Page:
SYDNEY (Reuters) - Former Australian deputy prime minister Tim Fischer, whose rural voter base was critical for the introduction of tough gun control laws in the aftermath of the country’s worst mass shooting in 1996, has died aged 73.
Fischer was the quintessential, laconic rural Australian, always wearing a rabbit-skin Akubra hat. He described campaigning for elections as going on the “wombat trail”, a reference to the marsupial wombat that can be found in burrows dotted around farmlands.
“Tim Fischer was a big Australian in every sense of the word,” Australian Prime Minister Scott Morrison said on Thursday in an emailed statement.
“Big in stature, big in his belief, big in his passion, big in his vision for what Australians could achieve and big in his view of Australia’s place in the world. Tim Fischer will forever cast a big shadow on our nation,” he said.
Fischer, who as head of the rural National party served as deputy prime minister from 1996 to 1999, died of leukaemia, the Australian Broadcasting Corporation reported.
Fischer was first elected to the national parliament in 1984 and after six years won the leadership of the National party, the partner to Australia’s main conservative Liberal Party. Just one month into his leadership, the coalition was swept into power after 13 years in opposition.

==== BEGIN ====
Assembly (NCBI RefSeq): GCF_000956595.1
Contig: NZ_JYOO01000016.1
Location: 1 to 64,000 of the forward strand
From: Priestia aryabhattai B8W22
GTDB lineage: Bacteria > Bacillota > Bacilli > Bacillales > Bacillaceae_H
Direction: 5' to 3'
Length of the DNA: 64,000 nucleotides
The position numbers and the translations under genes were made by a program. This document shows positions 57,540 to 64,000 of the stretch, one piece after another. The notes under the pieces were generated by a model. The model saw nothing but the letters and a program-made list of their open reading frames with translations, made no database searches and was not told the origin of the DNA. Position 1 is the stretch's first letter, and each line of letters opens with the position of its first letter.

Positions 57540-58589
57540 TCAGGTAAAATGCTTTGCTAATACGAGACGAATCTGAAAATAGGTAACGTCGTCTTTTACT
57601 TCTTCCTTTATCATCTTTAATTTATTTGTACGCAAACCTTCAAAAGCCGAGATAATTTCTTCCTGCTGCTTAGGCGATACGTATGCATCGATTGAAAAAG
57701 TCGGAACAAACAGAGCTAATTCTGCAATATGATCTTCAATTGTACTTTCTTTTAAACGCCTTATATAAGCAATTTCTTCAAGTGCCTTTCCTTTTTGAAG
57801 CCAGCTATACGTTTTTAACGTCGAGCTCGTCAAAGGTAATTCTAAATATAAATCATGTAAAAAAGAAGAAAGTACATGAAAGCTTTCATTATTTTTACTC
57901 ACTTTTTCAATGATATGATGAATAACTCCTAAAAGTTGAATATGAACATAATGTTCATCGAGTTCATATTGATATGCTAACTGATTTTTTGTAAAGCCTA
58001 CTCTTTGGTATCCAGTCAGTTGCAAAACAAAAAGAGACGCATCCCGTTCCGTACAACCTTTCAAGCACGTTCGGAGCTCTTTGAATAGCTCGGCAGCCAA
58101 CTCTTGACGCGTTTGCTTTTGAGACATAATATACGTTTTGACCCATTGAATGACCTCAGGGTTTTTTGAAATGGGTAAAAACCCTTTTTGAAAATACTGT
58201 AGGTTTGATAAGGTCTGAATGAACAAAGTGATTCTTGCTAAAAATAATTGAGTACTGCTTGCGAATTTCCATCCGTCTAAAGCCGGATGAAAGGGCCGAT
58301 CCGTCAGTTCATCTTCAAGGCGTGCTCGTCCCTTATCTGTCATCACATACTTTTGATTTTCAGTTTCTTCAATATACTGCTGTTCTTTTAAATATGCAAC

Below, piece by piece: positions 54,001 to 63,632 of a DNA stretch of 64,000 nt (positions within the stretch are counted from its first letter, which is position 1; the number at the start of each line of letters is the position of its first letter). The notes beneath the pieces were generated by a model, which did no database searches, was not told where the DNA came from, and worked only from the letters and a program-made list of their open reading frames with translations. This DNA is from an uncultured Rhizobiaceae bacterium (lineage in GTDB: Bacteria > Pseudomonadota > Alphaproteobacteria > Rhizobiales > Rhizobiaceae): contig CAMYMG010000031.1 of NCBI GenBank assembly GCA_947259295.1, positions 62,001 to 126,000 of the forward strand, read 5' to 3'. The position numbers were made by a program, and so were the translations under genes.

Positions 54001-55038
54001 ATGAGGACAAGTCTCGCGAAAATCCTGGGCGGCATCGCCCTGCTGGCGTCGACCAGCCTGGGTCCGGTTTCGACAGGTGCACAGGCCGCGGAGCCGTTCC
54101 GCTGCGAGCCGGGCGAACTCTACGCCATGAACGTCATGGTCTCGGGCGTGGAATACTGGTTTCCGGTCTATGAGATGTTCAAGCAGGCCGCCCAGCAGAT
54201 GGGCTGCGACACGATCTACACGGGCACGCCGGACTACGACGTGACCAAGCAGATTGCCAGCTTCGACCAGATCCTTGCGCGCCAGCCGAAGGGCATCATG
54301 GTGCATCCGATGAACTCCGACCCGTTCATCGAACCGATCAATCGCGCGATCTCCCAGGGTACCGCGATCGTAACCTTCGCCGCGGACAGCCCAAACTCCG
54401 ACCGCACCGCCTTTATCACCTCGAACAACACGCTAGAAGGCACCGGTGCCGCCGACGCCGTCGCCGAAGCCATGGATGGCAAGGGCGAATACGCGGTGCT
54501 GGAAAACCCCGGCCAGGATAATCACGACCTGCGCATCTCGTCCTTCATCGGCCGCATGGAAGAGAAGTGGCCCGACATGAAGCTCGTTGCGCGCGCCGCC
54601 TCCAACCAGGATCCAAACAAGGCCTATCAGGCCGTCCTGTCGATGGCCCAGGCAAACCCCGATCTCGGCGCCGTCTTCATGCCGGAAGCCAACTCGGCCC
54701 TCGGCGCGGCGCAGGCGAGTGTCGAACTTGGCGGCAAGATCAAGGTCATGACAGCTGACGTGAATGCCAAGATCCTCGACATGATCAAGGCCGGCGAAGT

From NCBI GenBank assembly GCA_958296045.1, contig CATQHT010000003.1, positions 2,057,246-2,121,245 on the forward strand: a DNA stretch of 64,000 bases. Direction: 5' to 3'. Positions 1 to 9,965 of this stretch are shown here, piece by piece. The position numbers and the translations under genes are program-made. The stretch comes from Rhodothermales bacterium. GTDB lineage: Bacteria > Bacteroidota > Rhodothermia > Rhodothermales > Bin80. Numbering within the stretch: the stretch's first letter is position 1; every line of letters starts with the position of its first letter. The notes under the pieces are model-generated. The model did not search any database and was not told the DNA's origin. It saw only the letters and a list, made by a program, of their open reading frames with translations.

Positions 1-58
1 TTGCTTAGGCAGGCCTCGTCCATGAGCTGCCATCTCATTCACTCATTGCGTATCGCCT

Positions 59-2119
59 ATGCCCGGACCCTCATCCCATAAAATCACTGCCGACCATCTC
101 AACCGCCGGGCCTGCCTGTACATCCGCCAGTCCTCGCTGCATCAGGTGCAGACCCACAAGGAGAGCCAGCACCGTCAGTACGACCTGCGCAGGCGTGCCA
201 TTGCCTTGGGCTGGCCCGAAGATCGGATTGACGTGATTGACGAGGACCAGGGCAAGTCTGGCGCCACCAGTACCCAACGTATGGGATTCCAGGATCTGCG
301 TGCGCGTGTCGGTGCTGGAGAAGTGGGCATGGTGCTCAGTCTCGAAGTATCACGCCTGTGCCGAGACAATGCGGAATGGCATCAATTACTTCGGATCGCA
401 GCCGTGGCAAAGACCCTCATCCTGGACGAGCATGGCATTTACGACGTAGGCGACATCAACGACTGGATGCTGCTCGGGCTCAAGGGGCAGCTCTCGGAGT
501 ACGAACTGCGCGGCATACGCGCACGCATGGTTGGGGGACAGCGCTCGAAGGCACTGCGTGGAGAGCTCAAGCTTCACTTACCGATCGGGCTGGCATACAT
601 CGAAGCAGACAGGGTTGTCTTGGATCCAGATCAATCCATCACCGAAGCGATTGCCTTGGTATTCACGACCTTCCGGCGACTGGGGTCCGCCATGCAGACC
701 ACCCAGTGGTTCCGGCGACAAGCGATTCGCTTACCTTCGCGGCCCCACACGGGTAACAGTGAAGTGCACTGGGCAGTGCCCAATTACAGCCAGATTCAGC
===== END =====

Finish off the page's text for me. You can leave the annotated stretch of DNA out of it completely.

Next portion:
Although Fischer presided over a small number of National lawmakers, his support to then Australian prime minister John Howard after the 1996 Port Arthur massacre in Tasmania state, where 35 people were shot dead by a lone gunman, was critical.
Howard alienated a large part of his conservative, rural base by introducing a gun buy-back scheme that confiscated nearly a million firearms, restricting the purchases of new weapons and imposing tough security measures for storage.
Such was the depth of anger, Howard was forced to wear a bullet proof vest under his suit during speeches.
But Fischer supported Howard in staring down angry rural constituents, eventually swaying rural voters.
Fischer surprisingly quit politics in 1999, before returning to public office in 2008 as Australia’s first resident ambassador to the Holy See.
He retired in 2012.
(This story refiles to remove extraneous words from headline)
Reporting by Colin Packham; Editing by Michael Perry